Tiger I Tank

 

The art work (front only design) shows the Panzerkampfwagen VI Tiger I Tank.

The art is silk screened on a pre-shrunk, ash, Hanes ringer Beffy-T. With black detailing around the neck and the sleeves.

Because of their size and complexity, Germany made relatively few Tigers (1,348 Tiger Is and less than 500 King Tiger IIs) when compared with the U.S. who made over 40,000 Shermans and the Soviets who made over 50,000 T-34’s. It has been estimated that a single Tiger I tank cost 800,000 Reichmarks, and required 300,000 man-hours to produce. (At those rates, the Tigers were very much high end super-weapons, equivalent on a cost basis to something like the U.S. B-29 “Superfortress,” bomber which cost about a million dollars apiece, or even a Navy destroyer!)

When they worked, they were incredible, and history shows that even a single Tiger with an ace crew co uld slow or even stop entire strategic operations. The tactic finally developed by the Allies were to pit at least 4 Shermans or T-34’s against a single Tiger, hoping to get a shot at it’s side or rear. But mechanical unreliability, lack of mobility and finally simple numbers doomed the Tigers.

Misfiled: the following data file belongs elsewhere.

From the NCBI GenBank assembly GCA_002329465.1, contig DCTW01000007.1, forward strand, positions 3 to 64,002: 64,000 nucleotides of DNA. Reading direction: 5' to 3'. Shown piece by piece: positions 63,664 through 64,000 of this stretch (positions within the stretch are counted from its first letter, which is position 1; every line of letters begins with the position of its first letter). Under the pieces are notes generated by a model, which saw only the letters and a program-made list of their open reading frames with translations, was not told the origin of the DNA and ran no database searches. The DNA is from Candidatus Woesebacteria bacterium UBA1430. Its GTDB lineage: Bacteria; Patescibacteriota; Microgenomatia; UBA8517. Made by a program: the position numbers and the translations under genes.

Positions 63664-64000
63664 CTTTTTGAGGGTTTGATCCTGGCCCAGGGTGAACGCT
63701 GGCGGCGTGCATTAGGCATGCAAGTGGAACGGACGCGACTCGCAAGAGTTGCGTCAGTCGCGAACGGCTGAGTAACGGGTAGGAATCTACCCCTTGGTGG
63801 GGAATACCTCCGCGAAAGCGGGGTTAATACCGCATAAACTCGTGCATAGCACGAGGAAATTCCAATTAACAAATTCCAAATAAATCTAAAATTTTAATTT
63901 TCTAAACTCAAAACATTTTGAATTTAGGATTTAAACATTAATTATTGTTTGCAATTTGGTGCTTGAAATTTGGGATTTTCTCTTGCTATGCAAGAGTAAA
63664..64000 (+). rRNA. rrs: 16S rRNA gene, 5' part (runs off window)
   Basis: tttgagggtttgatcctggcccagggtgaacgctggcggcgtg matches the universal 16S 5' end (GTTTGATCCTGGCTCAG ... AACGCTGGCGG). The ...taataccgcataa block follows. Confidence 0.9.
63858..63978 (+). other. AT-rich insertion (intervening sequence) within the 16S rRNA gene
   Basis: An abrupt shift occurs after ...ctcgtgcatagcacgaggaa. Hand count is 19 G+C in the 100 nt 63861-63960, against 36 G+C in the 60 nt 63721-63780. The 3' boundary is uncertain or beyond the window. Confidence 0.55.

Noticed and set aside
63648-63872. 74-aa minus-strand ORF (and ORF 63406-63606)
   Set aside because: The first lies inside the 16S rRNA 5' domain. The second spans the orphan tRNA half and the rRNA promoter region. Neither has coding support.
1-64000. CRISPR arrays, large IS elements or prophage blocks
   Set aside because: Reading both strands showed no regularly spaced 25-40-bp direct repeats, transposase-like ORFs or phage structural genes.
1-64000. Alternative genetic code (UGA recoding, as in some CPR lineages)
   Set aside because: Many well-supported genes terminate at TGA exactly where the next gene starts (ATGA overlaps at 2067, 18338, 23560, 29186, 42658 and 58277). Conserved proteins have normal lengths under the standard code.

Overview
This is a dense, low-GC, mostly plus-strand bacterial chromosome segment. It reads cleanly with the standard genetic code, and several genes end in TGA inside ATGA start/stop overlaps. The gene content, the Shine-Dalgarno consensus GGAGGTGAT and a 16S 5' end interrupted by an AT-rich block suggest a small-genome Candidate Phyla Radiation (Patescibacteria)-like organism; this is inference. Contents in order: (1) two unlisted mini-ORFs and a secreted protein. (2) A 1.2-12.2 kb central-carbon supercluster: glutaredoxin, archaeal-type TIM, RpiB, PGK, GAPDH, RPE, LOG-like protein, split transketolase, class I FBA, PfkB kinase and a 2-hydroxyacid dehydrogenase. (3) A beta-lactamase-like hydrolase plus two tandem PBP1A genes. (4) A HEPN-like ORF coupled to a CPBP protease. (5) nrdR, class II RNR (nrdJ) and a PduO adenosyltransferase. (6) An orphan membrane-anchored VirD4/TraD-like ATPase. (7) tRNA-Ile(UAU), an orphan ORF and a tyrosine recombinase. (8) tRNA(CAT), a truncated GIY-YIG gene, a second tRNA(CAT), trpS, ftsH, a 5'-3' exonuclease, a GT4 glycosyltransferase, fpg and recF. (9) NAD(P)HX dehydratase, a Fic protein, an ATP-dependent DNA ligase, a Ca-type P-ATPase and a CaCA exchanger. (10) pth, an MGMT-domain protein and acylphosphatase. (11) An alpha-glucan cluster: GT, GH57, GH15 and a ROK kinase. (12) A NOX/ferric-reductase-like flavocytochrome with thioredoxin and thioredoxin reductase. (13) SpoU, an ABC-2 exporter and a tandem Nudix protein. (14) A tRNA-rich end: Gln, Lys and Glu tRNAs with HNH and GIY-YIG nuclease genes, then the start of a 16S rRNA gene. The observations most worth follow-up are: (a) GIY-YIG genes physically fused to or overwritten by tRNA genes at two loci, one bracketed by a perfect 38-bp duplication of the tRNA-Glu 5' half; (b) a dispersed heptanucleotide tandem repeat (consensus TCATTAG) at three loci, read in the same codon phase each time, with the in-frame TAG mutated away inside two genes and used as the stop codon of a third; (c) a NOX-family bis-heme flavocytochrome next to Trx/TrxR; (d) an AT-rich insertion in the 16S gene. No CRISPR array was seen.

The Tiger portrayed on the Tee Shirt is an early Tiger I on the Eastern Front at the Battle of Kursk, July 1943. The black and white rings on the end of the 88’s barrel were “kill rings,” marking the number of enemy tanks destroyed. The hardest part of this drawing were the tracks and suspension wheels. At one point I seriously considered burying the Tiger up to it’s hull in mud. There is still a cloud of obscenity hanging over Minnesota from when I drew those treads!! It took over 120 hours to complete, not including research and sketches. The drawing is dedicated to Karl Willey, 101st, U.S. Army, "The Unstoppable Force," (Karl and the Army, both!) currently stationed in Afghanistan. He's a young hero from Montana and I'm proud to know him.

(A couple of last thoughts about tanks and armored fighting vehicles in general: at first glance they seem to be the toughest weapo n on the battle field, a moving fortress that is impregnable and solitary. Upon closer look they are, in many ways, the weakest. As good as tanks are in killing other tanks, they are very vulnerable to other weapons: low anti-tank guns hiding in ambush, infantry with anti-tank bombs, rockets or just bottles of gasoline, heavy artillery that can shatter it’s suspension and track, aircraft that can attack from above where the armor is thinnest, and rip it apart with cannons, bombs or rockets.

The tank itself needs almost constant supply from thin-skinned trucks that haul it’s fuel, ammo, food and water.

The crew of a tank are nearly deaf and blind, making infantry, artillery and air support crucial. Even rolling over logs or debris can hang it up. A simple turn, if done too tightly will snap the pins that connect the treads. Running in the wrong gear can wreck the transmission or suck up too much fuel. Any of these and many more can leave a tank an immobile, sitting duck, a big, fat turkey that just sits there and sweats.)